An organisation without policy lacks control and members have absolutely no guidance on how to make decisions.
Although they effectively constrain your actions – the benefits of policies usually far outweigh the impact they might have on your freedom of expression. These benefits include:
- effective decision making among employees and volunteers;
- the protection of staff in their workplace and employment;
- the consistent delivery of specific tasks;
- objectivity in things such as team selection;
- accountability throughout the organisation; and
- allowing ‘management’ to get on with their tasks rather than continually being asked to adjudicate.
Therefore the role of policy in any organisation is threefold:
- to provide general guidance about the mission of your organisation (for example, affiliations with governing bodies, or whether you are profit-making or not for profit);
- to provide specific guidance regarding the strategies to achieve the mission of your organisation (for example, the determination of training times and membership fees); and
- to provide a mechanism of behaviour control within your organisation in the pursuit of the mission (for example, the election of office bearers, complaint resolution—things like that).
In short, policies, and the procedures that go with them, allow your organisation to function in an optimal manner and ultimately achieve its very reason for existence.
Think of the organisation you are familiar with and list out the policies and procedures of that organisation.
What areas do the policies and procedures cover?
Are there any missing?
Are there any implied policies – that is, ways of doing things that are accepted, but not written down anywhere?
Take that list your wrote and now reflect on the three roles of policy.
Which category do they fit into:
- General Guidance;
- Specific Guidance;
- Behaviour control?
What do you notice? Are there any areas with lots of policies or not many? And why would this be?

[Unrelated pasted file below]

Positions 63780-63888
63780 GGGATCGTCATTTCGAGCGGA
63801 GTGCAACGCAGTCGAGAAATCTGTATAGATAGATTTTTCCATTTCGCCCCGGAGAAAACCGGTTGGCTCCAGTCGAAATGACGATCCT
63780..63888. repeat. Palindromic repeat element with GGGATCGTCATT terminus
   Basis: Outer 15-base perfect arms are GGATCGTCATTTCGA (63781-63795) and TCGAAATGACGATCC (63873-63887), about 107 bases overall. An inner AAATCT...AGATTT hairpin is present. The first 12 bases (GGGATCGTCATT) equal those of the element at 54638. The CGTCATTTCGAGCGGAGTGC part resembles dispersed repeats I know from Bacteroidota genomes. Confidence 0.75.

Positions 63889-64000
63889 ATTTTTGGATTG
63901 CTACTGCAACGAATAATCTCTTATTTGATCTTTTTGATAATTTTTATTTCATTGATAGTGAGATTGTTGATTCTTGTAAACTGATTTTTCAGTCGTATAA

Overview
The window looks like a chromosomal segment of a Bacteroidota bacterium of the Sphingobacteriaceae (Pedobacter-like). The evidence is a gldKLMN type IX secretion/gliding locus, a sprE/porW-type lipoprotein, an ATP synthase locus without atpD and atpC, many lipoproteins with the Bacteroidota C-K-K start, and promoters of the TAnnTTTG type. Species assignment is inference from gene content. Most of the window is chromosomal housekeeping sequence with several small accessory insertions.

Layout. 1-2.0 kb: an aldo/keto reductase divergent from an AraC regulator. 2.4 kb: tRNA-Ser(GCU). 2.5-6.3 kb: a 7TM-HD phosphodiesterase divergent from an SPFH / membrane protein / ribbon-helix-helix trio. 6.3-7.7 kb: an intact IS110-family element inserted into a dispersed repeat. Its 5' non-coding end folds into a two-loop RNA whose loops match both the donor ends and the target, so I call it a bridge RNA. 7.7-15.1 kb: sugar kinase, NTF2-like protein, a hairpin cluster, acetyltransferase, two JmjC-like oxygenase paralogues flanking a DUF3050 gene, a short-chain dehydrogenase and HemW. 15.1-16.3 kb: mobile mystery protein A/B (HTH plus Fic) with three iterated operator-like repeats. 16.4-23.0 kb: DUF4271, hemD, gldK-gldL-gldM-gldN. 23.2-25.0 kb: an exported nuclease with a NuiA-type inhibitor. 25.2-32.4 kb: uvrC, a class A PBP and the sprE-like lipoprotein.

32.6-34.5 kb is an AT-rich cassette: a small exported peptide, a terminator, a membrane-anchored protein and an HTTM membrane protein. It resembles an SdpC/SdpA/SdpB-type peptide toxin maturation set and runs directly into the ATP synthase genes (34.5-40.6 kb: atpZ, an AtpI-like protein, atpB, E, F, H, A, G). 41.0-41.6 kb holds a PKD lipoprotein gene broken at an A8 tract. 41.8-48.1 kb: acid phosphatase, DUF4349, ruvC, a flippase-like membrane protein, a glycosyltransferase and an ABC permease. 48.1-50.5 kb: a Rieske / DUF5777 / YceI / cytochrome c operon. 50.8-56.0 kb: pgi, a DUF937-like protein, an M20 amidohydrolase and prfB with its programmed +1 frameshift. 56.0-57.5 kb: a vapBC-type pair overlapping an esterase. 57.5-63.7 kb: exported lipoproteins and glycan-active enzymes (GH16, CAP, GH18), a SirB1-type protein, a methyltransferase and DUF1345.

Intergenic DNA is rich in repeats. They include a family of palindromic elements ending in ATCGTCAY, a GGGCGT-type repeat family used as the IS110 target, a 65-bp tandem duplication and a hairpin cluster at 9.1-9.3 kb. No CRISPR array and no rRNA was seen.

The great thing is that you shouldn’t have to invent policy from scratch.
If you find there are policies that you feel your organisation doesn’t have but perhaps should or aspects in your policies and procedures that are missing there are a many resources out there that you can consult.
Your first port of call could be to ask similar organisations to share their policies and procedures with you – other university sport organisations for example.
Whilst they might not be exactly the same or apply directly to your situation they will at least give you some clues as to the areas and details you should at least implement within your organisation.
In addition they may already have utilised policies from organisations further up the chain to make your task much easier!
Sporting-wise, the Play by the Rules website (linked below) provides a range of resources including toolkits that contain a number of policy templates.
As an example, attached to this topic is the Sun Smart Policy that could be adopted by almost any sporting club.
Have a look at it – how is it written? What language have they used?
What’s the tone?
What is the overall intention of this particular policy?
Is it relevant to your organisation?
If so, can you adopt it ‘as is’, or would you need to modify it?
These questions can guide you on how to view policy generally and adopt it in your club.